There are other examples. The phrase “we’re always fighting the last war” is instructive. Even war, one of the most important concerns of a modern state, always lags behind. It’s partly incompetence and partly complexity. Who would have guessed that the U.S. traditional military dominance would result in people willing to blow themselves up. We’re always fighting the last war, and we’re always solving the last problem. In other words, I think we’re always woefully behind what our intuitive, automatic, unthinking societal forces create. We created the internet and it has huge legal implications. It changes how we gather intelligence, how privacy works, what IP is, and what property rules are applicable. We are way behind in addressing these issues in terms of clear thinking. We’re waiting to catch up.

One more example. We’re worried about what violent video games are doing to children. Some analogize this to the effects of TV or rap lyrics. Yes and no. If we think the analogy is perfect, then we will be fighting the last war. What I mean is that we will think that video games effect people in the same way as violent movies or lyrics. But it’s subtly different. For proof, just look at the fact that school shooters who are influenced by video games often kill themselves, whereas people from the TV generation didn’t usually suicide after their crimes. There are probably deeper differences. The right thing to do would be to adjust our social science, tweak our thinking, and come up with a new way to respond that involved reducing bullying, increasing mental health services, possibly gun control or at least better enforcement of laws we already have. We wont’ do any of those things. We may slowly adjust all of those things in the next 15 to 20 years. But for now, we can only crawl forward.

McGonigal’s point is that we’re facing a new scale to human problems. The instantaneously massive. Problems that cross geographic boundaries, social science disciplines, and defy easy solutions. To solve these problems, we must become more collaborative on a new scale. And here McGonigal really has a point. Wikipedia is a massive reproduction and systemization of human knowledge. It can be improved, but it’s already very good. She has examples about how game players can help fold proteins and create massive edifices of functionality and knowledge. Knowledge that is alive with it’s own use and pregnant with it’s own application. Her example is video games like world of warcraft in which the players have an entire economy, solve collective world problems, and develop idioms, ways of interacting, and codes of conduct — the micro rules that make all societies run but are almost impossible to catch in a sentence, a law, or a movement. This is a good point and she may be right that we need to evolve better, more massive, more complete systems of cooperation.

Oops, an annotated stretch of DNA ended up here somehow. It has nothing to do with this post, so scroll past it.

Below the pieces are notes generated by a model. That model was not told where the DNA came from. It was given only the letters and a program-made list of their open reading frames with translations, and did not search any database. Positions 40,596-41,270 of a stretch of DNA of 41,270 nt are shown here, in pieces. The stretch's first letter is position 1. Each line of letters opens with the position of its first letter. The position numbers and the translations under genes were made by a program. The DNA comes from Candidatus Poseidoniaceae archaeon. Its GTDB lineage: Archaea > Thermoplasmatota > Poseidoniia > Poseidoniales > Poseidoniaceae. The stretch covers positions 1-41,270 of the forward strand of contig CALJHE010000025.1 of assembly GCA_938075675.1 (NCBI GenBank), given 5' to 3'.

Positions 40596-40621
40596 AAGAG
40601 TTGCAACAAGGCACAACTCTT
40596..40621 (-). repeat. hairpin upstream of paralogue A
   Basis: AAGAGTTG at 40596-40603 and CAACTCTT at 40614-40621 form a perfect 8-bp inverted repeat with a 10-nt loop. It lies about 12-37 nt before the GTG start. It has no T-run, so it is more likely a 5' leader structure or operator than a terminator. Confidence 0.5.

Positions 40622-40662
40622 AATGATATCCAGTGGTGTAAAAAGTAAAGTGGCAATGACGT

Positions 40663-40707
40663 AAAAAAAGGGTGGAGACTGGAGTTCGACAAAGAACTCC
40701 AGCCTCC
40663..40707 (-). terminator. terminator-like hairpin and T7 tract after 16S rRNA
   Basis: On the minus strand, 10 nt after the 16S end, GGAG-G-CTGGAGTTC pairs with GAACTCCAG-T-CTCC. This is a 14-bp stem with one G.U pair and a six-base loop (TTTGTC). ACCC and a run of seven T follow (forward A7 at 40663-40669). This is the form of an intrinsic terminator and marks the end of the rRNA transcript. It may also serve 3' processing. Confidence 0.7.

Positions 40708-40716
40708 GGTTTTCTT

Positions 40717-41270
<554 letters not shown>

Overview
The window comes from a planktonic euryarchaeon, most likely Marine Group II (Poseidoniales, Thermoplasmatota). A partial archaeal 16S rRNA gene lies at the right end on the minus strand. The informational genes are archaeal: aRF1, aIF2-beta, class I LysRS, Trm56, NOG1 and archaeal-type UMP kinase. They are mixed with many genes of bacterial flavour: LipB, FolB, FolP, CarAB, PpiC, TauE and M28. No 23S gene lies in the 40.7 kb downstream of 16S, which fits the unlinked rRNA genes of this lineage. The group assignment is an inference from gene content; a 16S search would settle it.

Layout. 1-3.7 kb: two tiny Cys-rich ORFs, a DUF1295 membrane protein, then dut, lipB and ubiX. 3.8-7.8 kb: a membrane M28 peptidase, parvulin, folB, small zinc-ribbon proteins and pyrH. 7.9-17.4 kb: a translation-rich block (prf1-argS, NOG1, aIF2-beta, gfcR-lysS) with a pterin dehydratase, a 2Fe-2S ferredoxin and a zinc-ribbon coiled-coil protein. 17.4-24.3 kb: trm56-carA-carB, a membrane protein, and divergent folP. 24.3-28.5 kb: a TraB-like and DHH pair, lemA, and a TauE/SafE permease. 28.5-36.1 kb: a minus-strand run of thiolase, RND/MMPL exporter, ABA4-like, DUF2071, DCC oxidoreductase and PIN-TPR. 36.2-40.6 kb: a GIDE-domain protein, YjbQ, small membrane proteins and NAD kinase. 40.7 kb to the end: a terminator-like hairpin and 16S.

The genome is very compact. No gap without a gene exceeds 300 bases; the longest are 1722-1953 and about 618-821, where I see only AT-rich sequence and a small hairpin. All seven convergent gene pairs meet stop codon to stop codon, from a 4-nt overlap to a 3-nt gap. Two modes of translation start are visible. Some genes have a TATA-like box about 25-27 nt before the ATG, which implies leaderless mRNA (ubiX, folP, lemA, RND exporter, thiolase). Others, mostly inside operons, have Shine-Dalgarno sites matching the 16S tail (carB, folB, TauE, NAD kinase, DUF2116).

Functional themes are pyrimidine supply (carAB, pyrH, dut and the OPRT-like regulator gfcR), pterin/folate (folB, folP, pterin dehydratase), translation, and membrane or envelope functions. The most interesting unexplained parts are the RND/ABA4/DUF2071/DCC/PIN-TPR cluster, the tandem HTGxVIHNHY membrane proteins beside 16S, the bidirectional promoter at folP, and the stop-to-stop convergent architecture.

My one criticism though is that more and more coordination will only get us so far. Beyond coordination is genuine cooperation, valuing, and striving. We have to pick our priorities, seize decisively on mistakes and errors, and work to improve things as we see them. None of this can be accomplished by mere world-of-warcraftization. World of warcraft takes place within a somewhat free liberal society, and it is those values that make it playable, and our games will replicate the flawed, never-quite-there sickness of human civilization until we solve the problem of values first.

Of course, we will never solve the problem of values. They will always be in flux and being contested, and this is exactly what makes life so enjoyable. The game we play with each other when we try to build a company, raise a family, or paint a picture is INFINITELY complex. Some games get boring because you learn their internal logic and you become tired with the repetition. Human life though, FOR THE VERY REASON THAT WE CAN NEVER SOLVE IT COMPLETELY, is always fresh and new. It’s always challenging us and we usually feel like meeting that challenge.

 

03
Jul
12

Marriage: the oldest casualty of western civilization?

In my last post, I talked about how western civilization has seen institutions that put harsh restrictions on people replaced with looser restrictions. I don’t know any good exceptions to this trend, and I wanted to reiterate one additional example that is also very stark and instructive.

Take marriage. At the beginning, marriage was an extremely sacred and powerful social institution. In Europe, it was for a long time controlled by the church which had enormous power over those who ignored its dictates. This had to do with rights that a man had over his wife, who got property from the marriage, and also who inherited the name of the family. Even nobles were largely bound by these dictates. Henry IV had to create his own church to twist out of his marriage commitments.